# Tube Bending Bent Tubes. Source: http://en.wikipedia.org/wiki/Tube_bending. Author: http://en.wikipedia.org/wiki/User:Jokazi

Tube bending is a general term used to describe the metal forming process used to permanently form tube or pipe. For my Master's degree project I researched rotary draw tube bending which is a common method used to bend tubes. I also studied the physics of bending tubes and developed a computer program to predict the stresses, strains, wall thickness, and springback of a tube after bending. The computer model also estimates the force and torque required to bend tubes to a given radius. Having the means to predict tube geometry after bending is useful as a manufacturing aid since it can reduce trial and error during prototyping. This of course, reduces time and costs.

The figure below illustrates a rotary draw tube bending process along with the names of the tooling used. To bend a tube in a rotary-draw bender, it is first positioned inside the bender. It is then locked in place by closing of the clamp die onto the bend die. With the tube in place, the bend die and clamp die then rotate around as one piece, bending the tube around the bend die, with the pressure die maintaining pressure against the wiper, and moving along in the axial direction at a prescribed percent boost. The rotation is continued until a desired tube bend angle is reached. To control the axial tube motion, the pressure die applies axial force to the tube either through friction (between pressure die and tube) or through an optional boost block (as shown), which pushes against the back of the tube during bending.

The role of the pressure die is two-fold. First, it must exert sufficient clamping pressure by pushing the tube against the wiper die (inclined at a small rake angle) to prevent wrinkling on the inside bend of the tube, and secondly it must control the axial movement of the back of the tube feeding into the bend.

The mandrel helps to prevent wrinkles and ovalization of the tube during bending.

The percentage boost is also called an axial assist. It "forces" material into or out of the bend as a way to control the wall thickness and strains imparted onto the tube during bending. The percentage boost is the ratio of the instantaneous linear velocity of the pressure die (Vpd), to the instantaneous tangential velocity of the rotating bend die, at tube centerline radius Rc. The tangential velocity of the bend die, at radius Rc, is equal to Rcw, during the bend, where w is the angular velocity of the bend die as it rotates. This ratio is then converted into a percentage and this is called "percent boost". The level of boost controls the movement of the back of the tube feeding into the bend, which affects the thickness and strains generated in the tube during bending.

The percentage boost is the primary controllable factor affecting the wall thickness and strain of a tube due to bending, hence its usefulness. One of the most useful features of the computer program I created is that it can predict the wall thickness and strain of a tube after bending, for a given percent boost. Based on experimental results for a ratio of Rc/d = 2 and 2.5 (where d is the outside tube diameter), the wall thickness predictions by the computer program are accurate within ±10%, and the axial strain predictions are accurate within ±25%.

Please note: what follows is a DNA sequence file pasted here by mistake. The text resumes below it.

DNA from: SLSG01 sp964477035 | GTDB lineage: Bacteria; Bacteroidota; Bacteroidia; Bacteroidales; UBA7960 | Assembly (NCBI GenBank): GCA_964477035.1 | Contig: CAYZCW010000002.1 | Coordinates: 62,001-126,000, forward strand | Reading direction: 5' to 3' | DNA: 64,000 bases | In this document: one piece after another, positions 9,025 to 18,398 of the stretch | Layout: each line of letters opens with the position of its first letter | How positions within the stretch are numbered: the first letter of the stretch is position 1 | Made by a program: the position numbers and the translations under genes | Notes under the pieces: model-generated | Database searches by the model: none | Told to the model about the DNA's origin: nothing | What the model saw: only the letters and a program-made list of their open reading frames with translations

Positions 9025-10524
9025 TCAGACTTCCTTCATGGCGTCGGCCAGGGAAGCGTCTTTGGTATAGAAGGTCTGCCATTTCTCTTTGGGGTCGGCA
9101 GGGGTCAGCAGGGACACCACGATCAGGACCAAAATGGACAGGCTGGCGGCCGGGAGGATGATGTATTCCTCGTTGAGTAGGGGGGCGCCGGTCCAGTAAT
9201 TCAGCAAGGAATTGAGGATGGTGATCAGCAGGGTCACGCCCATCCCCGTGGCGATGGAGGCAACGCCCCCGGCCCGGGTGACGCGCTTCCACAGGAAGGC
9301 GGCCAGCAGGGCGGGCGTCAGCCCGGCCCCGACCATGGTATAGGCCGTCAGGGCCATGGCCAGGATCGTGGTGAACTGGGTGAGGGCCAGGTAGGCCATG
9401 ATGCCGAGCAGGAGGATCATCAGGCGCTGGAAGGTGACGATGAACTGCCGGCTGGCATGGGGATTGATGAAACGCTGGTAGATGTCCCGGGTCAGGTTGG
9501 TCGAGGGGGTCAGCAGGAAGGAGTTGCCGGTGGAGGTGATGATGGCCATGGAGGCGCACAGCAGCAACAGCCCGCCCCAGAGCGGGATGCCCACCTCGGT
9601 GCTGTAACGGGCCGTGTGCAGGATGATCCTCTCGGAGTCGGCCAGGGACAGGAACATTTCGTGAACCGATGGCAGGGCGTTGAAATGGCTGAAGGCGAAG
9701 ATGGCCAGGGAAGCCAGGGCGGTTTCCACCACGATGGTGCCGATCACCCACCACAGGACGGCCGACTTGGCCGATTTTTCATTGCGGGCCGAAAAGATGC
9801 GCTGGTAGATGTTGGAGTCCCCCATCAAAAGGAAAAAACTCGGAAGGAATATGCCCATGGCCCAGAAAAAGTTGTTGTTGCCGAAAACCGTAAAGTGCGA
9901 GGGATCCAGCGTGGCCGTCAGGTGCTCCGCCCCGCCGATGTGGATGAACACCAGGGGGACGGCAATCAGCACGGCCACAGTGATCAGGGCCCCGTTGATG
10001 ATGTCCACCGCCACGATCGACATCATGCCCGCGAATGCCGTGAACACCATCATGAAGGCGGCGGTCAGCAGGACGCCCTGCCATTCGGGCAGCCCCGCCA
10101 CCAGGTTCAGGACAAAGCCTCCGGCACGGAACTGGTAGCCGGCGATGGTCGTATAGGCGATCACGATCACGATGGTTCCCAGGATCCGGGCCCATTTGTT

This computer program is not as accurate as a finite element analysis (FEA), but the main advantage of using it instead is that it runs much faster than a FEA analysis (up to 500 times faster) and is much easier to set up. It can also be used to generate a finite element mesh of a tube with any number of bends, for possible use in a secondary forming simulation (such as hydroforming) using LS-DYNA. The figure below shows a picture of a bent tube with geometry generated by the computer program, and viewed with LS-PrePost, which is a post-processor that is available with LS-DYNA. In addition, I created a tube bending calculator in Microsoft Excel. This calculator uses data points generated by the computer program, and uses linear interpolation to calculate bend parameters (based on these data points), such as minimum/maximum wall thickness, and minimum/maximum axial strain of a tube after bending. These parameters depend upon the tube dimensions and the percent boost, which serve as input into the calculator. The Excel spreadsheet calculates values for Rc/d over the range 1-6, using 10 data tables spread apart over this range. This gives good data point resolution. (Note that Rc is the tube centerline radius, and d is the outside tube diameter).

The advantage of using this Excel based calculator instead of the computer program is that it is easier to use and outputs results instantly without having to "run".

The values calculated in the spreadsheet are valid for any metal tube. These values are almost entirely independent of the specific material properties of the tube. However, certain calculations such as residual stresses, boost force, bending torque, and springback angle, are not given by the calculator since they are strongly material dependent and thus can only be done by running the computer program.

This tube bending calculator is useful both for rotary draw tube bending predictions, and for predictions involving pure bending cases which have no axial assist (i.e. no boost force). The pure bending case is common with, say, home (or DIY) tube benders, which hobbyists often use to bend tubes for various applications. There is a section in the tube bending calculator which calculates minimum/maximum wall thickness, and minimum/maximum axial strain for tubes undergoing pure bending.

To use the calculator you need to have Microsoft Excel installed on your computer. The program is compatible with all versions of Excel.

Click on this link to see a screen capture of the Excel spreadsheet.